Beautiful crystal formations were found inside

It was time to put on our head lamps and we walked into the cave’s entrance. Since this was my first cave exploration, I had no idea what to expect. Right away we saw giant crystal calcite formations and the smell was pretty dank. It smelled like an entire pack of wet dogs had taken over the place. We followed the stream around a corner into total darkness, only the places where our headlamps were pointed were illuminated. It was hard to see and walk at first because of all the “dust” in the air. It would look as if it was flying right into your face because of the bright light attached to your head just above your eyes. Scott and I turned our headlamps off and turned around to see just how dark it really was. It was the darkest of black I think my eyes have ever seen. Even closing my eyes in a dark room has never looked as dark as this. A bit eerie to think about… especially when you let your mind wander to various horror movies you have seen with caves in them.

Khao Sok National Park, Thailand

On-top of the blackness, our guide had to make sure to point out all the hundreds of giant spiders that were just sitting in the dark trying to go by unnoticed. I’ve seen documentaries about caves and fully knew what lived in them, but never but two and two together. As we continued to walk more and watched the ground you could see the spiders crawling around and stopping like a deer caught in head lights when they would come into full on view of my headlamp. Their glowing, beady eyes which were the size of a nail head stared right back at you. What were they thinking? Surprised by the light? Or thinking we are trespassing into their home? I’m the lucky soul to have the job of getting rid any spiders at home. Scott will gladly step aside and I will usually catch the little guy in a paper and cup trap and release him outside. But I couldn’t help to wonder what I would do if we found one of these giant but harmless (so says the guide) spiders in our home. First of all I don’t think it would fit into a cup!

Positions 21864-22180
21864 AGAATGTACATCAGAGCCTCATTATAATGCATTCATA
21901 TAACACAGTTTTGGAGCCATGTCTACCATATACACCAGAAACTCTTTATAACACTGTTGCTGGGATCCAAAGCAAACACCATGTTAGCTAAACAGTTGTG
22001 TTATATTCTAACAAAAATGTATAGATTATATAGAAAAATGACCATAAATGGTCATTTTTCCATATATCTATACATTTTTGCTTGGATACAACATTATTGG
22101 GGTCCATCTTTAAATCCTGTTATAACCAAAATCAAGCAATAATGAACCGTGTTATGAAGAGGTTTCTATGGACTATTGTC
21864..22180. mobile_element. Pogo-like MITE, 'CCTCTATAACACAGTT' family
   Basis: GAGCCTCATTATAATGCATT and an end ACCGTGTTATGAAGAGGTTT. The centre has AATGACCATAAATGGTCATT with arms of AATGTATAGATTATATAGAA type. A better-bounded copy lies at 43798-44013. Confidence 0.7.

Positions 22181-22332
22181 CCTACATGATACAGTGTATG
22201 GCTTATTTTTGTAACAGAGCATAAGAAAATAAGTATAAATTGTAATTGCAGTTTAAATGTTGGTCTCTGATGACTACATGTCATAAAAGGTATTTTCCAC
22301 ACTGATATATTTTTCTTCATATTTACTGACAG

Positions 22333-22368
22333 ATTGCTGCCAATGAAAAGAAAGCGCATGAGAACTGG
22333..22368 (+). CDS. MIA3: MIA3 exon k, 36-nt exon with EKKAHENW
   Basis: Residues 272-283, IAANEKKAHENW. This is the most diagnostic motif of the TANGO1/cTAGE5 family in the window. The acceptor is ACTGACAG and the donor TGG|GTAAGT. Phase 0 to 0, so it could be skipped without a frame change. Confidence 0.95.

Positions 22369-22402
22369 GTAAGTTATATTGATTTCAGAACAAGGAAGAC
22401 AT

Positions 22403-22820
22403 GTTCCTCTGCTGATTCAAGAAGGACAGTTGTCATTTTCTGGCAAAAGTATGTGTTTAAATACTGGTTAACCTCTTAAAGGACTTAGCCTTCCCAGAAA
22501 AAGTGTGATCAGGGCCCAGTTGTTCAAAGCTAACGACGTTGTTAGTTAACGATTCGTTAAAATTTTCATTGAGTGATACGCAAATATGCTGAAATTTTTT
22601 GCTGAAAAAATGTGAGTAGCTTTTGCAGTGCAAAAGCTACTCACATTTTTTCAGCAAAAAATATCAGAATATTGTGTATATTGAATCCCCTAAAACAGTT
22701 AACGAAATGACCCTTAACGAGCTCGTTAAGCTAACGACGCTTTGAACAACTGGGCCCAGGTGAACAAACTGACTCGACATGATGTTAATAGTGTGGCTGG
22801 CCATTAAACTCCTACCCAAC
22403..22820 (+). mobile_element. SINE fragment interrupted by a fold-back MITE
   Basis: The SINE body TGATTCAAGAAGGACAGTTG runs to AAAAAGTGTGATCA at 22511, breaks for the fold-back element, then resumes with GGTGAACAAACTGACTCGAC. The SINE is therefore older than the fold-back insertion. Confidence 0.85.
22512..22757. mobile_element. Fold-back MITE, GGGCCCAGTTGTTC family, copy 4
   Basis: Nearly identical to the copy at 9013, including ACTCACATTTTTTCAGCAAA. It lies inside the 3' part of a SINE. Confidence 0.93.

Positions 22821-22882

Khao Sok National Park, Thailand
Don’t wake them up with the flash!!

Okay, enough about the creepy crawly spiders. Remember how I mentioned that the entire cave smelled pretty dank? Well, soon enough we found out why. After rounding another pitch black corner all we can hear is a familiar squeaking sound. My first thought was mice and rats but instead of pointing down our guide points straight up and reveals to us thousands of bats hanging upside down over our heads. Below us the ground is covered in a fine white caulking of bat guano and cockroaches, every so often you feel this whisp of wind by your ear. Was it a bat flying by or guano falling? One of the sprite girls suddenly gets tired of all of this and asks if we can just keep moving and get out of here already. So, deeper in we go!